War is peaceful co-existence

I don’t think C.S. Lewis was a violent man, but I think even he might have been moved to take up something heavy and begin bashing the exhibit that trades in his name as well as that of his beloved creation, Narnia, currently on display in Kansas City. The reign of the White Witch, for example, is used to alert viewers to the dangers of global warming. (For more on this, see the Teacher’s Guide.)

The whole thing comes across like Zen Buddhism meets Disney’s Hollywood Studios. Consider this summary of the experience, awaiting attendees as we exited the exhibit:

“Prince Caspian and the Pevensie children have shown that demonstrating virtue and making the right choices allows us to co-exist peacefully with others and live in harmony with Nature. As you leave Narnia and return to your own world, keep these ideas and important lessons with you as you continue on your own journey.”

Correct me if I’m wrong, but didn’t Prince Caspian and the Pevensie children demonstrate virtue by lopping off the heads of bad guys, and kicking the Telmarines out of Narnia, all in service to God? How do you get peaceful agnostic co-existence out of that? Positively Orwellian.


  1. Tracy Milstead

    While I was reading what you wrote, I was thinking the same thing you ended up writing in your last paragraph. It is interesting to me to see how people can try to “twist” just about anything to serve their agendas. In my opinion, most of the time it only serves to make them look quite idiotic.

  2. Russell

    It is very hard to peacefully co-exist with evil without compromising your principles, see Paul’s letter to the church at Pergamum Rev 2:12. This is a significant problem with today’s church. We have rightfully sought to peacefully exist in an evil world, but we have done so by accepting the evil as okay and even participate in it.

  3. Jodi

    A chilling commentary on another example of how the PC “police” will spin cultural and moral issues for the next generation. I’m going to link this to my Facebook page.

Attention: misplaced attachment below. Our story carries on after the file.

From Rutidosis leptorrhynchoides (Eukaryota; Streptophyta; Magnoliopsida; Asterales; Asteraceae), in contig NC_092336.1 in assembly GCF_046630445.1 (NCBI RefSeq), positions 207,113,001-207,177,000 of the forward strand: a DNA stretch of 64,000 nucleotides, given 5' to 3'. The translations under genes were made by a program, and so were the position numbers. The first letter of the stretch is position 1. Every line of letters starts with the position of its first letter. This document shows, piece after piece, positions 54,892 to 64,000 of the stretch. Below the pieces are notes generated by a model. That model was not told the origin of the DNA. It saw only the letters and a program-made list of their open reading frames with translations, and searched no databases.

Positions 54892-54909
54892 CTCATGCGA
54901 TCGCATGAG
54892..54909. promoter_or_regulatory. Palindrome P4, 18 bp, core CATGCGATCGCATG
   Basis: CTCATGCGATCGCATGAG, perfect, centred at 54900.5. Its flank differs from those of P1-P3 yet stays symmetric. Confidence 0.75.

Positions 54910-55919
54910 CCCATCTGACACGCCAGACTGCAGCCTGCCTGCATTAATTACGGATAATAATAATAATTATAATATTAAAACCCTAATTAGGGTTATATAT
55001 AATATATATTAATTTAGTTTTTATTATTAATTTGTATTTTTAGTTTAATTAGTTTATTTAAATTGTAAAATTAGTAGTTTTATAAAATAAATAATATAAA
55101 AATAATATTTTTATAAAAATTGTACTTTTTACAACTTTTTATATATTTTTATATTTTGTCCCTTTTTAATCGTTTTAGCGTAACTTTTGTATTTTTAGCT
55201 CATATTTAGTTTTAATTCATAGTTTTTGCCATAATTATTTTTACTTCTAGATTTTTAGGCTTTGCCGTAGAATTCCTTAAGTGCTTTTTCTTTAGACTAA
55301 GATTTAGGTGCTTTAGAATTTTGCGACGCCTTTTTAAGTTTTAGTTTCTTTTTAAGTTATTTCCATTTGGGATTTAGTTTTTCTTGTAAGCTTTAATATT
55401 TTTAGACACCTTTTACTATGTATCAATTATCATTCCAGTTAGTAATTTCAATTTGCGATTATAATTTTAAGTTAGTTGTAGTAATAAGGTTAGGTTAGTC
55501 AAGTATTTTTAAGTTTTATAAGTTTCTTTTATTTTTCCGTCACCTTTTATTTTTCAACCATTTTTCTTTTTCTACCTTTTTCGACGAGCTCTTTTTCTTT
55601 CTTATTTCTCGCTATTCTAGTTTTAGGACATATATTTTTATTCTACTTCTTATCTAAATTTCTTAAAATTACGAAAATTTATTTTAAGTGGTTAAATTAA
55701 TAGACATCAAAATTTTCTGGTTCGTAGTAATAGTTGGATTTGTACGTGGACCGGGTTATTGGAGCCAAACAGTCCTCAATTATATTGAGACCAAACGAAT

4. Ilya Lozovsky

    Ok, so it’s super corny, but isn’t it still better to teach children to “co-exist peacefully with others and live in harmony with Nature” than to “lop heads off of bad guys”?

    Narnia is all well and good, but in real life, there’s no such thing as infinitely bad, utterly dehumanized villains. No Sauron and no Orcs who are “bad” inherently, simply because of the way they were made. (I know I’m mixing fantasy worlds here, but just play along.) In real life, people are people. Sometimes screwed up, confused, and yes, doing evil things. But I certainly am not going to teach my children that some people are so debased and dehumanized that it’s okay to kill them without a hint of doubt or regret. Let’s leave that for our fantasy authors.

  5. Jonny

    I’m going to posit, here, that it is not necessarily better to teach children to co-exist peacefully with others if those others are promoting evil. It may be a bit trite, but recall the phrase “All that is required for evil to triumph is for good men to say nothing.” Given that he understands the Narnia series to be allegorical, I don’t think Tony is advocating literally 🙂 lopping the heads off of people, but I think he does a stand-up job of pointing out the importance of resisting evil. (For the record, none of C.S. Lewis’ or J.R.R. Tolkien’s characters are infinitely bad, utterly dehumanized villains; the White Witch, Miraz, the Telmarines, Morgoth, Sauron, and the orcs all chose paths of committing evil or, at least, cooperating with it. None was created for destruction.)

  6. Donna B.

    Ilya, I respectfully disagree. I think there are such people who are utterly dehumanized and infinitely bad.

    Agnostics/atheists such as myself and psychologists of whatever religious belief define them as sociopaths or psychopaths.

    Evil exists, regardless the name for it. Sometimes it is exhibited in the total lack of concern for others — this would be the sociopath, perhaps?

    Other times, it is exhibited in the total disregard of the value of others — ie, their lives are meaningless from birth. This would be the psychopath. A psychopath is evil, IMHO.

  7. Carol

    I took my 5 children to this exhibit last week, while visiting KC. In the room with Lewis’s desk and other personal belongings the guide gave our group some basic facts about what was going on in Lewis’s life at the time he wrote the books.
    My politically incorrect 13 year old son said, “He also wrote them to show how Aslan sacrificed his own life for Edmond’s….just as Christ has done for us.” The startled guide said, “Since this is a public place, and I like my job…we can’t discuss that aspect here.”

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